"Soundings of Things Done": The Poetry and Poetics of Sound in the Romantic Ear and Era
James Chandler, The "Power of Sound" and the Great Scheme of Things: Wordsworth Listens to Wordsworth
1 My thanks to Susan Wolfson
and Maureen McLane for searchingly helpful conversation on this essay.
2 Such a distinction has
been fundamental to the modern study of poetry at least since I. A.
Richards's course-setting Principles of Literary Criticism (1924).
3 See also Jonathan
Culler, "Apostrophe," and Garrett Stewart's essay in this issue of Praxis.
attention to such matters is well-attested. Recall his comment
in the Preface to the Poems of 1815—a memorable instance
of Wordsworth listening to Wordsworth—on the (Milton-influenced)
line in Resolution and Independence, "over his own sweet voice
the Stock-dove broods": "The stock-dove is said to coo, a
sound well imitating the note of the bird; but, by the intervention
of the metaphor broods, the affections are called in by the
imagination to assist in marking the manner in which the bird reiterates
and prolongs her soft note, as if herself delighting to listen to
it, and participating of a still and quiet satisfaction, like that
which may be supposed inseparable from the continuous process of
incubation" (2: 437). Here sound and sense unite in a single word,
while On the Power of Sound requires a full poetic "scheme," divinely
sanctioned, to bring about such resolution.
5 "The Colonialist
Beginnings of Comparative Musicology"; see also Enlightenment
Orpheus: The Power of Music in Other Worlds.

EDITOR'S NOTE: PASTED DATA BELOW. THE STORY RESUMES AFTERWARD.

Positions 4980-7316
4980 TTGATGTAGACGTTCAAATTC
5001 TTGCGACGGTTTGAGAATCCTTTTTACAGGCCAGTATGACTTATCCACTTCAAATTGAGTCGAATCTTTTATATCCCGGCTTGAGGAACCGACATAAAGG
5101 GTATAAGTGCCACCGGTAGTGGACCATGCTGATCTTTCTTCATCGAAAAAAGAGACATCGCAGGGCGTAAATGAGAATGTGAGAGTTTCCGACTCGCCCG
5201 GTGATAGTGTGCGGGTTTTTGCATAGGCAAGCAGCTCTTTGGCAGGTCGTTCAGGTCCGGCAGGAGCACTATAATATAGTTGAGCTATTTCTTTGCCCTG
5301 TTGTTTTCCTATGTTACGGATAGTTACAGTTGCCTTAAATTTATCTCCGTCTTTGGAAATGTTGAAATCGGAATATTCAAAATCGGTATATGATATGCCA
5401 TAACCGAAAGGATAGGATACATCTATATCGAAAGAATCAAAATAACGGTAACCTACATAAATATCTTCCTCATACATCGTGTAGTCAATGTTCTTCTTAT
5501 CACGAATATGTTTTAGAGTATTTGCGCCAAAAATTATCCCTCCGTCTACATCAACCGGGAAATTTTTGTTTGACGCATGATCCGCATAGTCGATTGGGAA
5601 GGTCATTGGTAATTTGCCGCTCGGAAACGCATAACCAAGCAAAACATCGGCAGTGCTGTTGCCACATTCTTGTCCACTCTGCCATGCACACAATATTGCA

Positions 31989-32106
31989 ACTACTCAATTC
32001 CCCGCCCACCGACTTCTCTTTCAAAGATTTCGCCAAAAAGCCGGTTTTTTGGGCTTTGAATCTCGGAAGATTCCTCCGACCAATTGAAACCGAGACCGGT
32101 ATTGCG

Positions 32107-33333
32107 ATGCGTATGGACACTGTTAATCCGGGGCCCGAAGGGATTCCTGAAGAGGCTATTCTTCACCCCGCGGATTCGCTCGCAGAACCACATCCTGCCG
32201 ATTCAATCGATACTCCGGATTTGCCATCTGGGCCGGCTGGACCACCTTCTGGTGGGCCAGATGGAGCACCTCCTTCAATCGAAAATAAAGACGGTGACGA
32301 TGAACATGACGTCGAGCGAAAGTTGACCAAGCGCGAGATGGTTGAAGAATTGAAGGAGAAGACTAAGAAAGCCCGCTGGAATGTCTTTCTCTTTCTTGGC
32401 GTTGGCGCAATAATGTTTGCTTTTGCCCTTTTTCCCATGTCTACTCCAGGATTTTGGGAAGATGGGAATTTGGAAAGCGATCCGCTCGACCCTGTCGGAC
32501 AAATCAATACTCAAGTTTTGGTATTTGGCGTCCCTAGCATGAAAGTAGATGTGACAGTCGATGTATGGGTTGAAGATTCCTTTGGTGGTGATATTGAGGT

6 It is this
later text that I discuss here.
7 I elaborate
this reading of the "Intimations" Ode in "Wordsworth's Great Ode
and the Progress of Poetry."
And say, cold Sophist! if by thee bereft
I don't mean that Hemans echoes Wordsworth, though "the vision of the days to be" certainly invokes the idiom of the early stanzas of the "Intimations" Ode. Since The Sceptic is likely a response to Byron (see Sweet and Taylor), it is interesting to speculate on Hemans's possible invocation of the idiom of Byron's nemesis, Wordsworth. At the very least, her clear syntax serves as a foil, in Empson's phrase (see n. below), to the "shuffling" grammar Ode IX. In Shelley's Mont Blanc—the publication (1817) falling between Wordsworth's Ode (1807, 1815) and The Sceptic (1820)—a well known But for crux occurs:
The wilderness has a mysterious tongueBut for might mean "except for" or, more in keeping with the context (and standard editorial commentary), "only through" (Shelley's Poetry and Prose 99n4).